pic by TMR FILE
IN ONE television series, a murderous villain when facing the superhero uttered: “In the pantheon of sins, murder is far more honourable than betrayal.”
As much as it came from pop culture, that doesn’t negate how quotable that quote is. In fact, it resonates with “Dante’s Inferno” where the ninth circle of hell housed those who commit treachery and betrayals.
However, the “sin” of betrayal doesn’t seem to impact the conscience of a segment of Malaysian society that, despite attempts to use it as a political cause, it did not seem to catch on and those accused to have committed it continue to enjoy favourable ratings to date.
And that betrayal is a sin that is not only confined within the pop and literary cultures of the West, but is similarly abhorred in affirmation of faiths, Islam included.
It should come as a surprise given the religiosity and self-righteous portrayal of self among Malaysians, in particular the Malay Muslims who seem to judge everyone else based on the dictates of the religion and its customary observances.
From the wearing of the headscarf, the consumption of what is forbidden or otherwise, to the performance of rituals, they rarely escape the scrutiny of the community and anyone who dared to flout them, and get exposed; criticisms and at times even curses can be expected, and incessantly too.
However, if the lackadaisical attitude towards betrayals is a surprise, it should then end if measured on the behaviour towards corrupt practices, abuse of power and betrayal of public trust.
If the betrayal of friends and voters are justified by the timeless quote of Brutus — it was not that he loved Caesar less, but that he loved Rome more (of course, giving Judas Iscariot and his betrayal of Jesus Christ a wide miss) — the justification in corrupt practices and abuse of power is much, much more ludicrous.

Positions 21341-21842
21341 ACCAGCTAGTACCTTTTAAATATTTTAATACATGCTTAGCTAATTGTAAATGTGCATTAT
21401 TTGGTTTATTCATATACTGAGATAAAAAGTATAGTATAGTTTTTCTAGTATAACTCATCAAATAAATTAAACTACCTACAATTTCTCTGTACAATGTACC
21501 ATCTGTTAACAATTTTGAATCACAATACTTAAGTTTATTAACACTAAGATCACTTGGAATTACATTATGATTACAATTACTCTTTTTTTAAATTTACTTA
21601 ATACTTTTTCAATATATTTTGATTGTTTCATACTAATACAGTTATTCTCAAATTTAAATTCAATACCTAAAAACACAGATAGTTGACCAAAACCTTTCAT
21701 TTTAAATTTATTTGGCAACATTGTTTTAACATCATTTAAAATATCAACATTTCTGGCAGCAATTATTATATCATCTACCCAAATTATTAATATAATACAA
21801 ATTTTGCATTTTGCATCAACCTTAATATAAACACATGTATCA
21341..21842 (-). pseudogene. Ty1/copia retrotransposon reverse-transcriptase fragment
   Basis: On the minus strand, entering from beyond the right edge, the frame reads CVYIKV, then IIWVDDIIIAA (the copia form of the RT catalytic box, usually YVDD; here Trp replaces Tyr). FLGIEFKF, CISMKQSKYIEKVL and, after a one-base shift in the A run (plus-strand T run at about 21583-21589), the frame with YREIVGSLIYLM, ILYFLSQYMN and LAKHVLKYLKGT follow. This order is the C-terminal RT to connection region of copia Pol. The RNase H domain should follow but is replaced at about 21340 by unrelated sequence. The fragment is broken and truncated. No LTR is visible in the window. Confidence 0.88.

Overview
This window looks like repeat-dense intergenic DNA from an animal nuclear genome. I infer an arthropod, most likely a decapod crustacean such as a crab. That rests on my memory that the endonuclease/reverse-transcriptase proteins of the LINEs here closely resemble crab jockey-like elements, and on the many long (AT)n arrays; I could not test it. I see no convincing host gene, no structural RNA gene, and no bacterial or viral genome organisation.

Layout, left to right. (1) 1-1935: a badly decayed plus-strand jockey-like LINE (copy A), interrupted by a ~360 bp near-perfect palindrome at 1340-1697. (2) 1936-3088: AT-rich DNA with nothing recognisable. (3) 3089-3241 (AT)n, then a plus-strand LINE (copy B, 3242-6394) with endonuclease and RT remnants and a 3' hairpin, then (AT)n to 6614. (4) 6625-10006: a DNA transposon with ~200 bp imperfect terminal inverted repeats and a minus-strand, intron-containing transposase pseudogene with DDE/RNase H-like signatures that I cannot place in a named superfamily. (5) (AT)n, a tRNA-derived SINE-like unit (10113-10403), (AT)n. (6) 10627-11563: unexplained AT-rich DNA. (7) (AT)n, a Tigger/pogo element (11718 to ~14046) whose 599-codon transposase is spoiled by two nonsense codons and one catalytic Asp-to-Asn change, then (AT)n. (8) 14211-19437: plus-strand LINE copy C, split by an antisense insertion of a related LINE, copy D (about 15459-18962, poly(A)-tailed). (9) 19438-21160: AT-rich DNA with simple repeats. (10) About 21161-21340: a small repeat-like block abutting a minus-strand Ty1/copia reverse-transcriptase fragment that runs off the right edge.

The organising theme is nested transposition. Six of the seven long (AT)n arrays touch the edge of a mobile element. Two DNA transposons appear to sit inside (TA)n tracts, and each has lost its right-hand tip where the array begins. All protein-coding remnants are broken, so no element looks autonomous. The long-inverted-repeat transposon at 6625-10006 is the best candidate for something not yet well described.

Despite the global attention and expose of the 1MDB (1Malaysia Development Bhd) scandal, the perpetrator is still widely accepted and in some part heralded.
While the perpetrator denied his sins and the supporters lapping his proclamations of his contributions to the cause of orphans and poor, the worst justification would be that he may be wrong but he is still a Malay Muslim leader.
Making such pronouncements unpalatable is that the supporters are aware of the conviction and how it was reached. And making it doubly nauseating is that in other parts of the world the 1MDB infamy is still unfurling.
It prompted a critic to point out how gullible and naive his supporters were when only a couple of days ago, the first Islamic bank in Mauritius was ordered to close down when the central bank discovered it had participated in 1MDB transactions.
To his mind, if only the Malay Muslim in Malaysia realises how extensive the damage caused by the 1MDB scandal is not only to Malaysia but its tentacles even reached Mauritius and destroyed an Islamic institution in its path. But such things are unlikely to cause a dent to the existing support enjoyed by Datuk Seri Mohd Najib Razak and his advocates are even looking at him returning to helm Umno and are working on him re-assuming the prime ministership.
What could it be that made these supporters oblivious or probably ignore his character flaws other than the inherent feudal or neofeudal siege they suffer from?
It is within these feudal entrapments that the Malays had, for decades, accepted the flaws and notoriety of the nobilities, unable to discern between good and bad as all the tools of subservience — daulat (near divine sovereignty), derhaka (treason) and tulah (divine retribution for treason) — were pronounced regularly and exaggeratedly.
While these tools are somewhat diluted in modern Malaysia, but the preparedness to justify the misdeed of leaders remains as feudal.
With that, the Malays become conflicted.
On one hand, they are judgemental, viciously unforgiving when measuring all and sundry over the most minute of rituals and misdeeds, but on the other they become tolerant and forgiving when dealing with leaders, especially those who are “generous” with them, regardless where the origin of the source of generosity may be.
With that, they became party to the corrupt practices, justifiers of dubious transactions and unconcern of national pillaging as long as some trickles reached them.
They can live with leaders who are convicted for such pillages, leaders who hold on to power through rewards and patronage, as well as those who profusely declare their struggles for Islam.
These pursuits and strategies are then tied into the philosophy of these political leaders that their struggles are for the religion, race and nation.
The last general election threatened to disrupt this but 22 months later, business seems to be back as usual.
In fact, getting business back as usual was the underlying justifications to the coup that led to the fall of the elected government.
Betrayal is then ignored and corruption, a mere by-product.
Shamsul Akmar is the editor of The Malaysian Reserve.